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New proteomic techniques reveal workings of bacteria linked to cystic fibrosis

Researchers have identified a cell signaling system that may help the bacterium Pseudomonas aeruginosa establish itself in the lungs of cystic fibrosis patients. The researchers used a new technology to seek insights into an important and elusive enemy, and say the findings are important for biology and potentially important for therapy.

The researchers identified the activation of this signaling system by the use of new quantitative proteomic technology that analyzed Pseudomonas samples from the lungs of children with cystic fibrosis. Proteomics is the method for analyzing and cataloguing a complete cellular complement of proteins, which are produced based on information encoded by genes and are the workhorses of all living cells.

The analysis by researchers at University of Washington and the Institute for Systems Biology indicated that quorum sensing bacterial communication using small molecular signals -- may help P. aeruginosa become virulent. P. aeruginosa is so virulent that it will often kill cystic fibrosis patients. The highly sensitive quantitative proteomic analysis of a whole bacteria performed in this study implicates a cell signaling system, Pseudomonas quinolone signal, or PQS, that may help the bacteria adapt within the cystic fibrosis patient's airway and defy the body's efforts to suppress it.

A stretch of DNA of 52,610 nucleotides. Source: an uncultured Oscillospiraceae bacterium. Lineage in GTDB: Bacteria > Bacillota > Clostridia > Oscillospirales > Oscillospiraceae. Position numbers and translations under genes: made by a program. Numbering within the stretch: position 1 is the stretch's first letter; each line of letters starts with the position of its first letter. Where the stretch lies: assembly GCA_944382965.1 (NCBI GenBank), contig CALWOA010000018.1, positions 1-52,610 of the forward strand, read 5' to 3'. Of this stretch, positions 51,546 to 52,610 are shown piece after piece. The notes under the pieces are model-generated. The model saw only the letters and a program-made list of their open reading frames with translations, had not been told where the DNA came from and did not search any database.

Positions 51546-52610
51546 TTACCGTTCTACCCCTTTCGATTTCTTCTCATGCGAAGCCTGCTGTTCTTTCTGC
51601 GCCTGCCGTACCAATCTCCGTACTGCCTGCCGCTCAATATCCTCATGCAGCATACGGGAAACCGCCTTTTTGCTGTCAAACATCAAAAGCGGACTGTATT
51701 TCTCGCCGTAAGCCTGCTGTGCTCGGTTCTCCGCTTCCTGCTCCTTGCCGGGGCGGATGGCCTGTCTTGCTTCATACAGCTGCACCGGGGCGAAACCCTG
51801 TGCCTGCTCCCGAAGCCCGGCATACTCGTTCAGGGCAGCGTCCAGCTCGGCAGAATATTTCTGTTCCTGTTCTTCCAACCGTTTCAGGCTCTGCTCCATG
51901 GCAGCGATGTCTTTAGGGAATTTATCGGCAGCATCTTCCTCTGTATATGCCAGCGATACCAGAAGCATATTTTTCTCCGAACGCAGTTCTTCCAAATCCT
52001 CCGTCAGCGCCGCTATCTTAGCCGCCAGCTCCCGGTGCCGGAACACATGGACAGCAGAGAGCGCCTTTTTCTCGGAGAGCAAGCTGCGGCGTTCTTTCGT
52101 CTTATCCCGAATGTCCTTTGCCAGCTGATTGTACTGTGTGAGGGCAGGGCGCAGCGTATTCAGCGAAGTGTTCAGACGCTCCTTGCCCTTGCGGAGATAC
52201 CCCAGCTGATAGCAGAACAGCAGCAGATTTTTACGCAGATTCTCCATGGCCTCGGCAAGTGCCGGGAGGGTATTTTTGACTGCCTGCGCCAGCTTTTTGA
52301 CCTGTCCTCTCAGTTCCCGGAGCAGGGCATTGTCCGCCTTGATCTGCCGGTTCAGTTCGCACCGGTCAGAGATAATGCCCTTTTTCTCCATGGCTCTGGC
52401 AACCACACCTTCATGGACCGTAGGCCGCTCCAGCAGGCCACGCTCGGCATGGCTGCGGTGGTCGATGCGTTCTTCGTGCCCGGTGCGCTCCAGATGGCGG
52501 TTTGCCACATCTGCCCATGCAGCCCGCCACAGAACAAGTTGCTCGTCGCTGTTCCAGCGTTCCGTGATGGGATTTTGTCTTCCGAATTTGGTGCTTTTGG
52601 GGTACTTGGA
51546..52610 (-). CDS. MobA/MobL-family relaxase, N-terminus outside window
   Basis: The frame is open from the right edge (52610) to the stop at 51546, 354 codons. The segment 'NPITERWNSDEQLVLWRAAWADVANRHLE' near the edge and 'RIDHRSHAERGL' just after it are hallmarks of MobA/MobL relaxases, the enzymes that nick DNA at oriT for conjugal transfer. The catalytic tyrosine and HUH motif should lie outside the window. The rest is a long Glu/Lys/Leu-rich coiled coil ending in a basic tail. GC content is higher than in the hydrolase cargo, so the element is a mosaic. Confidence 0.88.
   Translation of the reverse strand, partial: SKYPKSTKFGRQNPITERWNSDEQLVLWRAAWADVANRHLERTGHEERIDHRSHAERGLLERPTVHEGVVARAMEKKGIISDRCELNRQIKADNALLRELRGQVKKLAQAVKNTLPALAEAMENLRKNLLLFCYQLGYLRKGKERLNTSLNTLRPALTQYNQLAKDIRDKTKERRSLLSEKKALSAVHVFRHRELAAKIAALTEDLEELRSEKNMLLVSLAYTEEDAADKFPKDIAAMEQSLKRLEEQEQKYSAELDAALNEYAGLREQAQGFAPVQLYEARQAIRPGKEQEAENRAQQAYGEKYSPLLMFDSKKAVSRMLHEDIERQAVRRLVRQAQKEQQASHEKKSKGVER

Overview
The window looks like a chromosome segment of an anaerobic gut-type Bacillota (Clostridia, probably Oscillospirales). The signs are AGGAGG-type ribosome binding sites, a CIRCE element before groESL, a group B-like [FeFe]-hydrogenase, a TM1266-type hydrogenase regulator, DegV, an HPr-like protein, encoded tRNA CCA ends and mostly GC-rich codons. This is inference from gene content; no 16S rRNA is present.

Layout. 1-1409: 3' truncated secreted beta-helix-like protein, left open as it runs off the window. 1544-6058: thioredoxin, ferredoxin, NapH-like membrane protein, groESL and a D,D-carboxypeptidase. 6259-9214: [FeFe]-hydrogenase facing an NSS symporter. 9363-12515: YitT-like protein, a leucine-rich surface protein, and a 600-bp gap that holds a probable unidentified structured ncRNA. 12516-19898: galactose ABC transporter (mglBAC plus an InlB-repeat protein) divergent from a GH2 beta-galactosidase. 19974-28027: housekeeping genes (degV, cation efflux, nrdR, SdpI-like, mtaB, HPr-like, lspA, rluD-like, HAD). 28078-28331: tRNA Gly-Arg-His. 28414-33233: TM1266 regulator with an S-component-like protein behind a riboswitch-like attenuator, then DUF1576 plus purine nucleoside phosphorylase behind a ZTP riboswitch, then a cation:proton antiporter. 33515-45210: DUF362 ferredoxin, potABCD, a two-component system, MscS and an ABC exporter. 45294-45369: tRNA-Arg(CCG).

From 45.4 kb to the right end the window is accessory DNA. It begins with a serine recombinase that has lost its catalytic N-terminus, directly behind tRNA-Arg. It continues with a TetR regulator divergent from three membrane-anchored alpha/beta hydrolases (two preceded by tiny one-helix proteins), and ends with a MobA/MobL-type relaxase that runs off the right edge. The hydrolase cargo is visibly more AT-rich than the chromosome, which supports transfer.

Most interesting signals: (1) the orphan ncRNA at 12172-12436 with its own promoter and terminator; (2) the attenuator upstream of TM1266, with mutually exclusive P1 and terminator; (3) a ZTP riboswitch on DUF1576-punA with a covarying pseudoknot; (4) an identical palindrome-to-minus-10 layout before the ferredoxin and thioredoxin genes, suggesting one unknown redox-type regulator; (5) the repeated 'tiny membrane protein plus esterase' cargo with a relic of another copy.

The findings were published in the March 4, 2003, issue of the Proceedings of the National Academy of Sciences.

"It appears that PQS production is increased in isolates from young children with cystic fibrosis, as opposed to the production by laboratory strains of Pseudomonas," says Dr. Tina Guina, research assistant professor in the UW Department of Pediatrics. "The children's lungs are colonized with Pseudomonas very early in life, as a result of an unknown innate immune defect associated with mutation of a chloride channel. Further studies may show whether PQS might be important for early adaptation to the airways of
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Contact: Walter Neary
wneary@u.washington.edu
206-685-3841
University of Washington
26-Mar-2003


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